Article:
In many cases, you may be able to manually simulate features that eventually will be accomplished by the system. This is what is known as a mechanical turk, in which you input some request, which then gets sent to an actual person who performs the task and provides what appears to be system output.
Say you’re doing a dating site, in which the assumption is that what people are paying for is to get a small number of high quality matches. Instead of trying to perfect some probably very complex algorithm for matching users, in your MVP you instead manually match users based on the parameters of the “algorithm,” which also allows you to tweak the matching algorithm as you go. This is great for letting go of the idea that every feature has to be programmed into the system. Consider just simulating it manually at first.
Go Ugly Early
This is a great strategy for a product where a core part is some engineering special sauce, or in which a key product risk is technological. Maybe you are designing a parts ordering system where a major challenge will be to connect with parts warehouses all over the globe. While UX designers may run aghast in horror at the thought of this approach, we here might totally forego UX design in the MVP, and just focus on the technology. Maybe the first version of this product is just some bare-bones GUI or even just a command line interface. This approach can be great for avoiding getting bogged down in UX issues before you’ve even figured out if the technology actually will deliver.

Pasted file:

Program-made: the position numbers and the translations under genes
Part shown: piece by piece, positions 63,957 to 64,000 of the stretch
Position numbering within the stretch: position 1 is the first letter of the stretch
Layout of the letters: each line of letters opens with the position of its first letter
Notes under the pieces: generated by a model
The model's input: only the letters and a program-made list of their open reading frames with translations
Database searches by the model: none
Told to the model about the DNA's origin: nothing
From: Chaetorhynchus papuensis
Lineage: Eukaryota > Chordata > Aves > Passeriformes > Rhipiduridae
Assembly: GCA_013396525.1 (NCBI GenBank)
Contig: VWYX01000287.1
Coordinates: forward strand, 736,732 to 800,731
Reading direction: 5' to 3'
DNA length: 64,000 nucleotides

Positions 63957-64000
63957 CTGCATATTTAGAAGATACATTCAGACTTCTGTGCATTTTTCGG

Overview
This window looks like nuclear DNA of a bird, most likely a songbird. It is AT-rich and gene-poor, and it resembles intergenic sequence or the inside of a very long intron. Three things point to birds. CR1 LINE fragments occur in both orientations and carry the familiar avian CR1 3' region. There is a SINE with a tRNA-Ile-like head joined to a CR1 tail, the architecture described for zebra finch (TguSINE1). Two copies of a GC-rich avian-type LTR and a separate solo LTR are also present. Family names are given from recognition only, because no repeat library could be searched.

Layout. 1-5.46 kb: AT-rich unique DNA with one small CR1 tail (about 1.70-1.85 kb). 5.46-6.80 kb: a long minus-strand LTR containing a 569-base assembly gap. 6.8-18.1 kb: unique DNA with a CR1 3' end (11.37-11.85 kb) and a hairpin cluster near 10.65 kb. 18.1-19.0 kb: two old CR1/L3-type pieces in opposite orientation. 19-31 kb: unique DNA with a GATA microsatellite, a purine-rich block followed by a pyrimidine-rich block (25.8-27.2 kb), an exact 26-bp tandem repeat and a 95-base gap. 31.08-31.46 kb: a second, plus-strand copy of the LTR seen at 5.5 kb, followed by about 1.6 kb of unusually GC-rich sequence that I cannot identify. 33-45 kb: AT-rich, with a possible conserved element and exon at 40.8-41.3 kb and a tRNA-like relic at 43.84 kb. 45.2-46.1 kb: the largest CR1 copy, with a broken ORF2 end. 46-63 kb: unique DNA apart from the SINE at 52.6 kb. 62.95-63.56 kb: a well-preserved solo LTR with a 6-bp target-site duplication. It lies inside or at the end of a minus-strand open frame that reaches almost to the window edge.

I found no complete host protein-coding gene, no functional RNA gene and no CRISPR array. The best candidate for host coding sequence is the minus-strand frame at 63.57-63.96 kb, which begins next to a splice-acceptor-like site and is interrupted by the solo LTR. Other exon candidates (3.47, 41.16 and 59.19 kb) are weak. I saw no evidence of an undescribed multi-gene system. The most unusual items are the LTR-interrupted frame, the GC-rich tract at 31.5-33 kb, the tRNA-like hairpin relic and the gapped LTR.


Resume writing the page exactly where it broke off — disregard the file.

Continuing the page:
Fake it ‘til you make it
Last but not least, this is the approach that has become popular thanks to the Lean Startup movement. Here, rather than try to build the actual product, we instead imagine that the product already has been built and create the marketing page for selling it. Think of it as creating a physical storefront without an actual store, intended to see how many passersby are enticed to come inside. We then can use a number of metrics, such how many people sign up to purchase the product, to determine what type of market there in fact is for the product. If you don’t get a lot of signups, you can modify your message on the marketing page and see if that has an impact, which effectively means you are redesigning the product by way of your marketing page.
There is no one right way
These strategies of course are just a starting point, and you will likely use some combination rather than one or the other. What’s most important is to remember that there is no one right way to design an MVP. It is a craft and an art like any other. And in my view, it is one of the most essential skills for an aspiring Agile or Lean UX designer to strive to perfect.